Is the song too vague?

The last thing I consider at this stage is the clarity of the song.  Some lyrics are vague and so touchy-feely that only a few people in the congregation might even understand them.  If the congregation won’t get the poetic theme of the song, however clever it might be, they won’t sing the song.  If they won’t sing the song, then into the reject column it should go.

It is up to you!

As the worship leader, you have the privilege, honor and responsibility of shaping the worship life of the congregation.  We gather week after week after week and sing the songs that you have chosen for us to sing. Sometimes for YEARS!  If you take this aspect of song selection seriously you will have the distinct honor of participating with God in transforming our lives.  If you don’t, we may just wither on the vine.  I hate to say this, but it IS up to you.  In a very real way, you are the worship gate keeper of the congregation.  Rise to the challenge.

For more on Worship Leading, read this article on Worship Leader Make-Over: Defining the Goal of a Worship Leader

About Jim

Not For Itching Ears is a blog dedicated to discussing the American Evangelical church. It is a place for people to share their thoughts on a host of issues relating to this subject. Jim is available to speak at weekend services, and retreats at no cost to churches in Florida. Contact us for more information.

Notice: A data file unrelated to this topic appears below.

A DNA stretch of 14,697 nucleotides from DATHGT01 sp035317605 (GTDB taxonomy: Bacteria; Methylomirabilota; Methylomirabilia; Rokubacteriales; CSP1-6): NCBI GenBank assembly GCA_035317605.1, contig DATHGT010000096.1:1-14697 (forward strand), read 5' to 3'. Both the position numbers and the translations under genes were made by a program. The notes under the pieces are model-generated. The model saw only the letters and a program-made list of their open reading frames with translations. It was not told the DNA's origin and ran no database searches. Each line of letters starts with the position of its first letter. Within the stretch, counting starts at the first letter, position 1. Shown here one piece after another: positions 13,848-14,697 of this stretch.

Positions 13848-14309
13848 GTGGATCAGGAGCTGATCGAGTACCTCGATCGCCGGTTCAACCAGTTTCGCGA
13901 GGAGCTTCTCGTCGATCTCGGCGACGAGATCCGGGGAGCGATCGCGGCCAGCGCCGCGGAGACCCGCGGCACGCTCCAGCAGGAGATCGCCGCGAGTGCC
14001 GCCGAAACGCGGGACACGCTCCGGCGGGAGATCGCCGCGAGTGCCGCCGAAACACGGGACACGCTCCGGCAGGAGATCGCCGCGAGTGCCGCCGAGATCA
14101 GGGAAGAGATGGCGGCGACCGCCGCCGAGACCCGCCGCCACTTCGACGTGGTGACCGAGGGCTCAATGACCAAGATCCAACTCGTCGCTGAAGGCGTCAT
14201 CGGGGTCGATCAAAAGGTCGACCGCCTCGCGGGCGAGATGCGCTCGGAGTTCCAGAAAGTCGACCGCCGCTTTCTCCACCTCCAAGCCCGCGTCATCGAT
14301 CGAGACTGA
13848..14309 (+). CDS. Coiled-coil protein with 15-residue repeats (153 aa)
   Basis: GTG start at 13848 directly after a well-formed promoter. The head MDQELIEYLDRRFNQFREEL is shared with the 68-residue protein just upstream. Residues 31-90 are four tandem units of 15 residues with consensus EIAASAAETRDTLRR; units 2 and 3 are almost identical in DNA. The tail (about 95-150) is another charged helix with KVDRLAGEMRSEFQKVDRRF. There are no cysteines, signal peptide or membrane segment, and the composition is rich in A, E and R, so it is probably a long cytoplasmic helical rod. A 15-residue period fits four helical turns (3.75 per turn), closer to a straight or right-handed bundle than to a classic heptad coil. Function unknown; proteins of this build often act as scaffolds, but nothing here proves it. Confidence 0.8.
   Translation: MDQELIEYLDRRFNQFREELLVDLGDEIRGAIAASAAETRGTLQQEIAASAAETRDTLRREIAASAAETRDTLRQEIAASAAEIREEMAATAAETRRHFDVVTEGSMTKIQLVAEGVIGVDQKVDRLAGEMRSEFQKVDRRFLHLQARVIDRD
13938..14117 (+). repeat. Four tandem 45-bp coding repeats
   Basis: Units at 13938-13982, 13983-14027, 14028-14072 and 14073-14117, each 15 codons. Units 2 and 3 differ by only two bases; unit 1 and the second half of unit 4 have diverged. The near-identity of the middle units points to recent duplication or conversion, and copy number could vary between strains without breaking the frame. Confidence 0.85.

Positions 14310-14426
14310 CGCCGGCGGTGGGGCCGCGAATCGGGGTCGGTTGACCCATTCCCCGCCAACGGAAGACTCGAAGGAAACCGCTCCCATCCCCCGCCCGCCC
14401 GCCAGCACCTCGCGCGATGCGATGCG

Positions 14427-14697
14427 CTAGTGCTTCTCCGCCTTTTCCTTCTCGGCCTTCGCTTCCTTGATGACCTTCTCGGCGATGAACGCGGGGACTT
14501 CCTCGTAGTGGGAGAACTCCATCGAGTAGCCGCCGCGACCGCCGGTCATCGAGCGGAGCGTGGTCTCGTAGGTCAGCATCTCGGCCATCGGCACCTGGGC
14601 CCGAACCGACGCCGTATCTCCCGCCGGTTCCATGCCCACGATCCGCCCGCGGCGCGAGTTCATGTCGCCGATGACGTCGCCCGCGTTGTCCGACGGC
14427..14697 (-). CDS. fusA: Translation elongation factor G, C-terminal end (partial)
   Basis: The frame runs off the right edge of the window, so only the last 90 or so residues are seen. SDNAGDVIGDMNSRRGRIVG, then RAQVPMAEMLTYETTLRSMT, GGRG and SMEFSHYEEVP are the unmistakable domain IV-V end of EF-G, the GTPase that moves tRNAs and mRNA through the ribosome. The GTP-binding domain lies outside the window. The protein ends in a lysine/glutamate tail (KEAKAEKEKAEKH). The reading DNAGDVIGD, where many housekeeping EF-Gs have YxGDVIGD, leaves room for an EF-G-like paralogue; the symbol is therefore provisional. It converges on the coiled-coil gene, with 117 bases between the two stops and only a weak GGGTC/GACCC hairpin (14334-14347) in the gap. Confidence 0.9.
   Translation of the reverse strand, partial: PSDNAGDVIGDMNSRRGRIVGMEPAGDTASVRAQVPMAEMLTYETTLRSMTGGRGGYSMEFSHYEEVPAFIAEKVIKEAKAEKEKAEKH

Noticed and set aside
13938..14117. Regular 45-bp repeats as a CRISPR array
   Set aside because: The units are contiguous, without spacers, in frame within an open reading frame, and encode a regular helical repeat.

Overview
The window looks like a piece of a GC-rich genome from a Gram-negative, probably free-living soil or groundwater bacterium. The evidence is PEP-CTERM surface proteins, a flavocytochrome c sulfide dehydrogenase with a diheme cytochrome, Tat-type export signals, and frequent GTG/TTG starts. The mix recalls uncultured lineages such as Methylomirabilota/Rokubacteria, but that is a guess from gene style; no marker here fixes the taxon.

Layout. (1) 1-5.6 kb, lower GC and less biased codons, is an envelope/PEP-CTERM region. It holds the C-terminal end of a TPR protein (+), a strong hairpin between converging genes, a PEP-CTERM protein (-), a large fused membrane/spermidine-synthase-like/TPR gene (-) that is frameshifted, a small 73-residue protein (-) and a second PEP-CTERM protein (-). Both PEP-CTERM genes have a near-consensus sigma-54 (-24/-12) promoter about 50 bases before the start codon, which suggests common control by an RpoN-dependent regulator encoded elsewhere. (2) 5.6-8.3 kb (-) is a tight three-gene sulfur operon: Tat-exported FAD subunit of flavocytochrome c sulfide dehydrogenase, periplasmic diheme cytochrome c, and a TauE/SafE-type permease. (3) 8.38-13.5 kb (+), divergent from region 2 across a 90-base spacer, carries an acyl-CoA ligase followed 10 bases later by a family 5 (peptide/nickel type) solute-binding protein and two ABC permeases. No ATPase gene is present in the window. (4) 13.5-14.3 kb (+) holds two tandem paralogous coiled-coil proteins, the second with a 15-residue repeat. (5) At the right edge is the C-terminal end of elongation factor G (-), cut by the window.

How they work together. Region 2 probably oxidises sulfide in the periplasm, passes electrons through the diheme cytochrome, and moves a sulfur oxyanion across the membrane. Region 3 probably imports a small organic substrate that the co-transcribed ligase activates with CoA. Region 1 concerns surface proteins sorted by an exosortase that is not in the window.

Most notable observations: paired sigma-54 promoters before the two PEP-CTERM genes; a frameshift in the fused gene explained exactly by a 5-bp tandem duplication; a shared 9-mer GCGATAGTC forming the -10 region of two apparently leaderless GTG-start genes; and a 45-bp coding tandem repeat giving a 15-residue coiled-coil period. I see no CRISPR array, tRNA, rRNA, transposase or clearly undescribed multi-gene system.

Posted on October 10, 2014, in Christianity, Church Leadership, Contemporary Church Culture, Worship and tagged , , , , , , , , , , . Bookmark the permalink. 4 Comments.

  1. Restless Pilgrim

    I’d say that the most useful thing a music leader can do is to choose songs which tie into the theme of the service (readings, sermon etc).


    • Hi Restless,

      I agree that is important! A greater issue for evangelical worship leaders, in my humble opinion, is they choose very poor songs for the congregation to sing! Choose any chord progression in G major and insert “Blah, blah, blah, God, blah, blah, blah, Me My I” into it and that will about cover it.


      • Restless Pilgrim

        Completely agree. My two main beefs are:

        1. Theology
        Not every song needs to be a summation of Aquinas’ “Summa Theologica”, but it is extremely beneficial for a congregation if the songs help develop well-formed Christians.

        2. He must increase, I must decrease
        The songs should primarily focus on God…not ourselves.

        One random remembrance… I was once at a worship leaders’ conference and the presenter made a very good point about modern songs. He asked “If someone read the lyrics to the songs we sing on Sunday, would it be obvious that we worship a triune God?”. The obvious answer is “No!”. Here’s what we sing every Sunday at my Church:

        Priest: Let us love one another that with one mind we may confess:

        People: Father, Son, and Holy Spirit, Trinity one in essence and inseparable.

        People: “We have seen the true light; we have received the heavenly Spirit; we have found the true faith, worshiping the undivided Trinity, for the Trinity has saved us.”


  2. Totally agreed. Glorify God! Through and through! And attach the theme of the service, to help the congregation prepare to hear from God during the scripture and sermon.